On the domestic front, Bush said he would not lobby the Senate to pass a constitutional amendment outlawing same-sex marriage.

While seeking reelection, Bush voiced strong support for such a ban, and many political analysts credit this position for inspiring record turnout among evangelical Christians, who are fighting same-sex marriage at every juncture. Groups such as the Family Research Council have made the marriage amendment their top priority for the next four years.

The president said there is no reason to press for the amendment because so many senators are convinced that the Defense of Marriage Act -- which says states that outlaw same-sex unions do not have to recognize such marriages conducted outside their borders -- is sufficient. "Senators have made it clear that so long as DOMA is deemed constitutional, nothing will happen. I'd take their admonition seriously. . . . Until that changes, nothing will happen in the Senate."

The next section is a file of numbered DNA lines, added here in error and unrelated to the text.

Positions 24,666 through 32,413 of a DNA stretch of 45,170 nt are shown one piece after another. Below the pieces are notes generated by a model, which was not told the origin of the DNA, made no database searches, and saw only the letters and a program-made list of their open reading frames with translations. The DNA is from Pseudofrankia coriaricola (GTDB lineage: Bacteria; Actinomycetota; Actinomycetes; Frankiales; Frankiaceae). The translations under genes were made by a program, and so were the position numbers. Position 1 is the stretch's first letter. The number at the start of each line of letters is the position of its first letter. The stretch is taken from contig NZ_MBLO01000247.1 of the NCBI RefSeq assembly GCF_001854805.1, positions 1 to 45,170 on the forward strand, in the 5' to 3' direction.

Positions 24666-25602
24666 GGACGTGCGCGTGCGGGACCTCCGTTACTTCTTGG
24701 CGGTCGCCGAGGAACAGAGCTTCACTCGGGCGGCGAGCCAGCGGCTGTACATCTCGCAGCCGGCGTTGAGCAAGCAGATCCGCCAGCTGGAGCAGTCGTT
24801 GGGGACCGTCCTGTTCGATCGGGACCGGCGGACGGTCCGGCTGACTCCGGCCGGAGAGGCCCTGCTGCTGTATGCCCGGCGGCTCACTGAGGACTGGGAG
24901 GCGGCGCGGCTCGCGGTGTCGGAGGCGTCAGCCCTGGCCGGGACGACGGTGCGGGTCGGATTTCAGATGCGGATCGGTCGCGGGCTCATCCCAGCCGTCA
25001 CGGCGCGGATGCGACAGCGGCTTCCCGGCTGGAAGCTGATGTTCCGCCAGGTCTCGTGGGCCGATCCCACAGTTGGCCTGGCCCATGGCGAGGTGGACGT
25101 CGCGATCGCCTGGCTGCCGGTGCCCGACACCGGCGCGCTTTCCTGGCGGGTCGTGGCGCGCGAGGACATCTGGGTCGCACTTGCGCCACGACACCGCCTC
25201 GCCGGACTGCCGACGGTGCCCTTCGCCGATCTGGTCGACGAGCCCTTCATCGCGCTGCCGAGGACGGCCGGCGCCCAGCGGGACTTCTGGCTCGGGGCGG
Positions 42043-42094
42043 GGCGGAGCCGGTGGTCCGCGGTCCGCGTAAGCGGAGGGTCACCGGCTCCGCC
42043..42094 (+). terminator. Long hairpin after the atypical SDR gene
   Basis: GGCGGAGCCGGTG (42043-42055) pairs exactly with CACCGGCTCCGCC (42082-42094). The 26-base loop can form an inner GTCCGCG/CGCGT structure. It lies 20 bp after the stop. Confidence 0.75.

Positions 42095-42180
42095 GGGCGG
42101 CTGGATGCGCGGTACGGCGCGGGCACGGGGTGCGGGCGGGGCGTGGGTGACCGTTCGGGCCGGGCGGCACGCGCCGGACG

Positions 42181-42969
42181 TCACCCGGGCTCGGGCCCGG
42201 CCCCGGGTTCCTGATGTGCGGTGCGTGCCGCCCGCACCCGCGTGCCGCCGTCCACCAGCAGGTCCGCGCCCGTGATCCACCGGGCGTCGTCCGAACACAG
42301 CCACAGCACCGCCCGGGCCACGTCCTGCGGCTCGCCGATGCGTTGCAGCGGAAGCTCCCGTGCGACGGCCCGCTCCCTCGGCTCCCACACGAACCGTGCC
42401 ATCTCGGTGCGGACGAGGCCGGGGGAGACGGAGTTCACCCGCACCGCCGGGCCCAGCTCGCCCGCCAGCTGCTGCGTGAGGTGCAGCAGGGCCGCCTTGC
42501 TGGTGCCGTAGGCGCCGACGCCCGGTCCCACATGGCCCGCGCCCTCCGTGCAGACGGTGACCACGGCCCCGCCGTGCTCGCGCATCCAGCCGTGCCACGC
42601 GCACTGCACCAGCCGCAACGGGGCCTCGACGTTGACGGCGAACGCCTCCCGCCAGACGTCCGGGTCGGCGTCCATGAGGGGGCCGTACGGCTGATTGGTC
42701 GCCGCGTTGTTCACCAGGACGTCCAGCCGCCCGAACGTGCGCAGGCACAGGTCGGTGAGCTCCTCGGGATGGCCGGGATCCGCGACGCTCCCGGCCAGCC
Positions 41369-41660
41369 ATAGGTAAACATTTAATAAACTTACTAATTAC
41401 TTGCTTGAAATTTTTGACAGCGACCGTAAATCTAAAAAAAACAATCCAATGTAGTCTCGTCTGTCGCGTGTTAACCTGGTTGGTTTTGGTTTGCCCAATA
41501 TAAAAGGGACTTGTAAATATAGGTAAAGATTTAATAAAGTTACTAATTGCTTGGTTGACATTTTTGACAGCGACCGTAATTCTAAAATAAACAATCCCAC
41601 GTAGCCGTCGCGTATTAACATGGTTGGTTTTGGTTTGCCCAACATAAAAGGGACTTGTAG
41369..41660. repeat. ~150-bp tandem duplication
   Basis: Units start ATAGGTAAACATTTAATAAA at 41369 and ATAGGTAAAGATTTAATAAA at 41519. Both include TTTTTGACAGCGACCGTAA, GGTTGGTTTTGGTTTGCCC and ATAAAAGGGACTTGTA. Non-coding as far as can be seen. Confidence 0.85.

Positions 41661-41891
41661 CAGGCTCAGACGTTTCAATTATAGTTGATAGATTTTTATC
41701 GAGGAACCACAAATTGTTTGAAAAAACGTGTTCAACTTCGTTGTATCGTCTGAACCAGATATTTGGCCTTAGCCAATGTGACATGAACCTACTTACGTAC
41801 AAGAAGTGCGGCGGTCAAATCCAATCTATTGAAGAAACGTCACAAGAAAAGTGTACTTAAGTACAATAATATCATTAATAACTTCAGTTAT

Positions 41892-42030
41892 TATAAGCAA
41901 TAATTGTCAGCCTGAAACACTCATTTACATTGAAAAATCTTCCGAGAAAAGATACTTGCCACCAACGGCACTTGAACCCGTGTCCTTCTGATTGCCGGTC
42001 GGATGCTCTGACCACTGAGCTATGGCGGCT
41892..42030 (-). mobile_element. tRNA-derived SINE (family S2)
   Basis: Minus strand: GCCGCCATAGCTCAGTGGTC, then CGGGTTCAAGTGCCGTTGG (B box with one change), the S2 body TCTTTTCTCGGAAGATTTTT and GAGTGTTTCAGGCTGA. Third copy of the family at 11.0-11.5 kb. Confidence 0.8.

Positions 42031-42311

Translation: I can say whatever I want. Your job is to believe it.
Bush's position is likely to infuriate some of his socially conservative supporters, but congressional officials say it will be impossible to secure the 67 votes needed to pass the amendment in the Senate.

Yesterday morning, the day after the interview, White House spokesman Scott McClellan called to say the president wished to clarify his position, saying Bush was "willing to spend political capital" but believes it will be virtually impossible to overcome Senate resistance until the courts render a verdict on DOMA.

I blame Bush for destroying marriage and thus America. Either that or just being a lying asshole.
On the subject of revamping Social Security, Bush said he has no intention of making changes that would affect the approximately 40 percent of Social Security recipients who receive disability or survivor benefits. The Bush administration has privately told Republicans that the White House plan to restructure Social Security will include a reduction in benefits for future retirees. The interview marked the first time Bush strongly suggested disability and survivor benefits would be shielded.